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Big Sky race should be competitive

Weber State guard Jeremy Senglin hopes to lead the Wildcats to another Big Sky Conference title. (Scott G Winterton / Scott G Winterton/The Deseret News via Associated Press)
Weber State guard Jeremy Senglin hopes to lead the Wildcats to another Big Sky Conference title. (Scott G Winterton / Scott G Winterton/The Deseret News via Associated Press)

Trying to pick a favorite to win the Big Sky Conference basketball title? Don’t look at the records.

The contenders – Weber State, Montana, North Dakota, Idaho and Eastern Washington – are still playing like it, but only the Eagles have a winning record.

Tough nonconference schedules – with most of the games on the road – have left most of the top teams below the .500 mark on the eve of conference play. The Big Sky is 10-60 this year in true road games and ranks 30th out of 32 conferences in RPI.

That’s the bad news. A closer look reveals the truth: The conference should be solid and competitive.

Montana owns a win over Pepperdine, while defending league and tournament champion Weber State knocked off Utah State. Idaho took Stanford to the limit last week and EWU did the same at Colorado.

“What an interesting nonconference season in that you look across the league and I think the league’s better,” said Jim Hayford, who has the Eagles at 8-5. “Our record is probably inflated because we finally had the benefit of playing so many home games.

“Even then, we won a lot of close games. I truly do think the league is better.

“It’s a beast, but it makes you better if you respond in the right way, and I think our team has,” added Hayford, who may have the best frontcourt in the league with Bogdan Bliznyuk and Jacob Wiley.

However, the league will be driven by its guards – Ethan Telfair at Idaho State, Walter Wright of Montana, Quinton Hooker at North Dakota, Victor Sanders of Idaho and Jeremy Senglin of Weber.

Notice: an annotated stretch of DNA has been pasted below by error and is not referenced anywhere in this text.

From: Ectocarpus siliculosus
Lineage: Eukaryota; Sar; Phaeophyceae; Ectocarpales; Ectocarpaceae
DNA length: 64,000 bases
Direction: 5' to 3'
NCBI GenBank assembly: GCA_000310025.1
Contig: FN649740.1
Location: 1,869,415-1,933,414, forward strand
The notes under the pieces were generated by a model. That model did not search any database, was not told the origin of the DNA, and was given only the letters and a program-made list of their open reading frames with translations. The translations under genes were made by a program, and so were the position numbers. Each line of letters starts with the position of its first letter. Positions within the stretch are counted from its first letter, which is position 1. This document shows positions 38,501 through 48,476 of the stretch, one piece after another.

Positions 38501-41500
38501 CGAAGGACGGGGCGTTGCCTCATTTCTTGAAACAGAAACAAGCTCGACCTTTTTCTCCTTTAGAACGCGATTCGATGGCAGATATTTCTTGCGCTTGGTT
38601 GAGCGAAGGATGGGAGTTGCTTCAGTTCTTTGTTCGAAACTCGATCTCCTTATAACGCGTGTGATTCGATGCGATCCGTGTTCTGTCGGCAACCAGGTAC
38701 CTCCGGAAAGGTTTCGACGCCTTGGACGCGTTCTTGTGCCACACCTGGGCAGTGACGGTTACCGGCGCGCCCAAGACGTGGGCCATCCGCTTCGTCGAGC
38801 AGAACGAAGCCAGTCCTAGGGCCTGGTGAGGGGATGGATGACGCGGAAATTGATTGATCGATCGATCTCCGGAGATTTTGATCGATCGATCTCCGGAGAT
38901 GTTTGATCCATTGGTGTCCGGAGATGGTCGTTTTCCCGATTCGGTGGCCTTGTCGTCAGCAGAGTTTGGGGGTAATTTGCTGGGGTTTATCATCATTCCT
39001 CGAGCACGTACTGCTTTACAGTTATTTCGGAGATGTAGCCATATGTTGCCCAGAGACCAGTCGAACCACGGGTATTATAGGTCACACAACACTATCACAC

Senglin, who averages 19 points, will attempt to carry the preseason favorite Wildcats back to the top without forward Joel Bolomboy, the leading rebounder in league history.

“We’re getting better. We’re not as talented as we have been,” Weber State coach Randy Rahe said of his 5-6 team.

The challenge is the same at Montana, which took Weber down to the wire in a three-point loss in the Big Sky title game in Reno, Nevada. Gone is forward Martin Breunig, but the Griz will have one of the league’s best backcourts in Wright and Amaad Rorie.

At Idaho, coach Don Verlin is counting on the backcourt talents of Victor Sanders (17.3 ppg this year) and senior Perrion Callandret, but the latter hasn’t played since suffering a knee injury in mid-November.

UI coaches also expect Callandret and Sanders to become more vocal leaders to fill a void left by Chris Sarbaugh, a Spokane native who made a strong impact last year as a graduate transfer point guard.

Eastern is getting it done by committee, as “point-forward” Bliznyuk has 4.4 assists to go along with his 20.9 points and 6.3 rebounds.

Looking for a surprise team? So far it’s Portland State, which at 7-4 has the best nonconference record in the Big Sky.

The Vikings were picked eighth by the coaches and ninth by the media, but have road wins over Pepperdine, San Francisco and Portland of the West Coast Conference.

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